Example: Configuring Splunk to use customer-signed certificates
Note: In most cases, the local configuration for web.conf and server.conf exist in /opt/splunk/etc/system/local, but they could be deployed in app as well. Review your environment to be sure! Remember, btool is your friend here.
Edit (or create) $SPLUNK_HOME/etc/system/local/server.conf:
- Note that the serverCert assumes /opt/splunk/etc/auth as the filepath here, if for some reason it is in a different place (it really shouldn’t be though) you can designate the full path.
Edit (or create) $SPLUNK_HOME/etc/system/local/web.conf:
- Note that Splunk should know what SPLUNK_HOME is (such as /opt/splunk) so we don’t need to include it here:
Be sure to test and verify!
Much of the work above will not actually go “into effect” until Splunk (or Splunkweb) is restarted. Therefore if you make these changes and for some reason do not test them, someone else may restart Splunk for an unrelated reason and find themselves with a mess to figure out. DO NOT leave this for someone else to find! Confirm things are working or roll back if needed.
Verify Splunkweb from web browser:
- Command+option+i (In Google Chrome, on a Mac)
- Control+shift+i (In Google Chrome, on Windows)
- Go to Security, then view the cert, make sure it has the new info on it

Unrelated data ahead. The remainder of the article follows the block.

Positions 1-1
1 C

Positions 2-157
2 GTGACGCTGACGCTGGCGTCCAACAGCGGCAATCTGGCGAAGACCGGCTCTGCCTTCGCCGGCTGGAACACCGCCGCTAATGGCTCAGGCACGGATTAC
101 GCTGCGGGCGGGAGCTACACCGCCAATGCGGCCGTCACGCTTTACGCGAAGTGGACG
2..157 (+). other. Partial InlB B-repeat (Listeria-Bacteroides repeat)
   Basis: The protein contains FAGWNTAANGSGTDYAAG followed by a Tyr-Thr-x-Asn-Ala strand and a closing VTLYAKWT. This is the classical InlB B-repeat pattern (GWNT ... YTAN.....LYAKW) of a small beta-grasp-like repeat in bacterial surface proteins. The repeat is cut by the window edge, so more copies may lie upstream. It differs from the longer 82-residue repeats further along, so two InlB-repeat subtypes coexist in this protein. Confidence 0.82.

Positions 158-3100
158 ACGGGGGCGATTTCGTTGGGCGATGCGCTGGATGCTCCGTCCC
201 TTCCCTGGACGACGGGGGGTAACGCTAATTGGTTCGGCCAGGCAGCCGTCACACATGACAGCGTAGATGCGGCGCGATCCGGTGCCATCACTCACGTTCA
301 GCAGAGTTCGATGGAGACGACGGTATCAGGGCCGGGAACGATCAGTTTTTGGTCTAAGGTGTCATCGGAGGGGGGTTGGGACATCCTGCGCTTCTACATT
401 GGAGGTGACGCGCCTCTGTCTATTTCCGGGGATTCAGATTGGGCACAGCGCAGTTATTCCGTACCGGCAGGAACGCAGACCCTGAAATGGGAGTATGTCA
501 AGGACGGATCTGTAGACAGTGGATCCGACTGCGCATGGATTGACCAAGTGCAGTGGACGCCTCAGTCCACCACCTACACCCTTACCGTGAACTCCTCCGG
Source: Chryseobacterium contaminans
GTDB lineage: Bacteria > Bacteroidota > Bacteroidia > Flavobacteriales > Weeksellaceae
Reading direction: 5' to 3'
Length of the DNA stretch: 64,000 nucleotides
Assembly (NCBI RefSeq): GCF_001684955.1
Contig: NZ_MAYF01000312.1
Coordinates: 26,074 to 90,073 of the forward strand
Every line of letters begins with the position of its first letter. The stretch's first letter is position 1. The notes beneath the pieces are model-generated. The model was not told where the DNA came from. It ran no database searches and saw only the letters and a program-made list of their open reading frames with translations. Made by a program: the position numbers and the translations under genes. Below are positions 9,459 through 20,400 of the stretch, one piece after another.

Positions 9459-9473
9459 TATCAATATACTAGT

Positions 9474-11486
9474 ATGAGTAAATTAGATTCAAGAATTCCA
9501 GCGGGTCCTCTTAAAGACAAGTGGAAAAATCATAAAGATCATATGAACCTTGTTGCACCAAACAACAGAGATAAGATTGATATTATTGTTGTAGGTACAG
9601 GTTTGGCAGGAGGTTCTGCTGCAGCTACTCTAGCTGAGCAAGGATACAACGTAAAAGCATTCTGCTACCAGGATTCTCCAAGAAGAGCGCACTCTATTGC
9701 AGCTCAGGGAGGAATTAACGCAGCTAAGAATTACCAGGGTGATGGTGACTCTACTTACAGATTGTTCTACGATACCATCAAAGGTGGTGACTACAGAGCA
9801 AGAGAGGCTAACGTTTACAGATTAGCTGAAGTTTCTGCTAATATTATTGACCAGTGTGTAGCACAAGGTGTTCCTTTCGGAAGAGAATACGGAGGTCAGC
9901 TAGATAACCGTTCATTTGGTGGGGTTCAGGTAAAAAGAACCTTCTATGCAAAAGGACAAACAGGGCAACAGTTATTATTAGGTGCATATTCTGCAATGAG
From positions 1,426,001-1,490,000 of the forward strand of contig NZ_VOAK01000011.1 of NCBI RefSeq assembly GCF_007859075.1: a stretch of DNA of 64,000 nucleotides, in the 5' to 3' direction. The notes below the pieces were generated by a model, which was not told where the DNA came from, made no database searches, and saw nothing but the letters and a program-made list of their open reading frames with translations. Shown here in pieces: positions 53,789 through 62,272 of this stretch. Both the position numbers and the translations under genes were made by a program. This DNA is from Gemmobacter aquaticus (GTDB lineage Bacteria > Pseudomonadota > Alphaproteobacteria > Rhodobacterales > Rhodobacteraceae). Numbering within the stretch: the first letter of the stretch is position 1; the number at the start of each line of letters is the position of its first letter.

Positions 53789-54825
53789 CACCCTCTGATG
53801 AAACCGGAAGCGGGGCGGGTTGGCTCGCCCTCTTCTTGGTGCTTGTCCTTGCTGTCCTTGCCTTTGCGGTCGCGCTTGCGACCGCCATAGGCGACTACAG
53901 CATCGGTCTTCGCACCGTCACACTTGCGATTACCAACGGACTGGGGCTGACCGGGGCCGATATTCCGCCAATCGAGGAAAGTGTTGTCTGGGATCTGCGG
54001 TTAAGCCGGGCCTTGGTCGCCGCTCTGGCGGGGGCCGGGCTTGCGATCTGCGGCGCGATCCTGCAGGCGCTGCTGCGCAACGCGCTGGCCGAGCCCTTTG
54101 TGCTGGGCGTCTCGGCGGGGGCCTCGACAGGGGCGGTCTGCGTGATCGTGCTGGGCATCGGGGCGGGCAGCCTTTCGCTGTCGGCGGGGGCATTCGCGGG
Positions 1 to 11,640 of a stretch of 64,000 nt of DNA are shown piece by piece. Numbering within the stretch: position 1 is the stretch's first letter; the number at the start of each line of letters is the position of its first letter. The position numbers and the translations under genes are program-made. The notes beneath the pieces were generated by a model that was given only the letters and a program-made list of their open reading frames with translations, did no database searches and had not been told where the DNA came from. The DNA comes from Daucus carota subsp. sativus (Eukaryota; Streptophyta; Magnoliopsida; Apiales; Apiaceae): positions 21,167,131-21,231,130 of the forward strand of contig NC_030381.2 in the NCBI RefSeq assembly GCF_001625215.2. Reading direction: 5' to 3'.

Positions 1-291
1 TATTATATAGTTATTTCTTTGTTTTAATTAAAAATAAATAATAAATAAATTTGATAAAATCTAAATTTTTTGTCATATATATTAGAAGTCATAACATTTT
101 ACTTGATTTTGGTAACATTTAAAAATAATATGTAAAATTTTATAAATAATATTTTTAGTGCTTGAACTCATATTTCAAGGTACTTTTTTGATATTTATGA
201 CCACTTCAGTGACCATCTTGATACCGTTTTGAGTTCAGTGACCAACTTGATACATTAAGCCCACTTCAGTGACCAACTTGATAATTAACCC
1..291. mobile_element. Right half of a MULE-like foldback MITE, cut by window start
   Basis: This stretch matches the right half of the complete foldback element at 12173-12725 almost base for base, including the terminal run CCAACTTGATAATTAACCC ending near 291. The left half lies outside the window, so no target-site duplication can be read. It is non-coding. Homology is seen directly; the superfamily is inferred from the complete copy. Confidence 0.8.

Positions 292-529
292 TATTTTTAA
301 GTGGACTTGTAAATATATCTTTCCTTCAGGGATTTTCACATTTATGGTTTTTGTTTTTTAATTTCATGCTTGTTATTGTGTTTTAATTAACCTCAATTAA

Also, you’ll want to designate port 8089 in the web address to test the splunkd certificate (otherwise, this is the same verification as Splunkweb).
Q: What happens when a certificate expires? Does Splunk continue to function?
In most cases Splunk will continue to function, but symptoms of having a bad certificate will show up, such as untrusted errors when browsing to the site. In some newer browsers, it may require some difficult workarounds to continue browsing to a site with an expired certificate. There is also a setting (strict cert checking) in Splunk that can be enabled to cause this to break, but this is rarely implemented.
Q: Although our recommendation is to use customer-signed certificates, how would one renew a Splunk self-signed certificate if it expired?
The Splunk command line command splunk create ssl can be used to generate a new self-signed certificate. Note that Splunk will also typically generate new self-signed certificates when upgraded. Be prepared to provide specific information such as server name.
Q: Do all Splunk infrastructure pieces need a customer-signed certificate?
Technically, no, however it is Hurricane Labs’ recommendation to put a certificate on everything. Note that we would want a web certificate on anything that has Splunkweb enabled, and the splunkd certificate anywhere that TCP port 8089 takes place. Self-signed and customer-signed certificates can be used in the same environment without any technical issue, though it is against our standard and recommendation.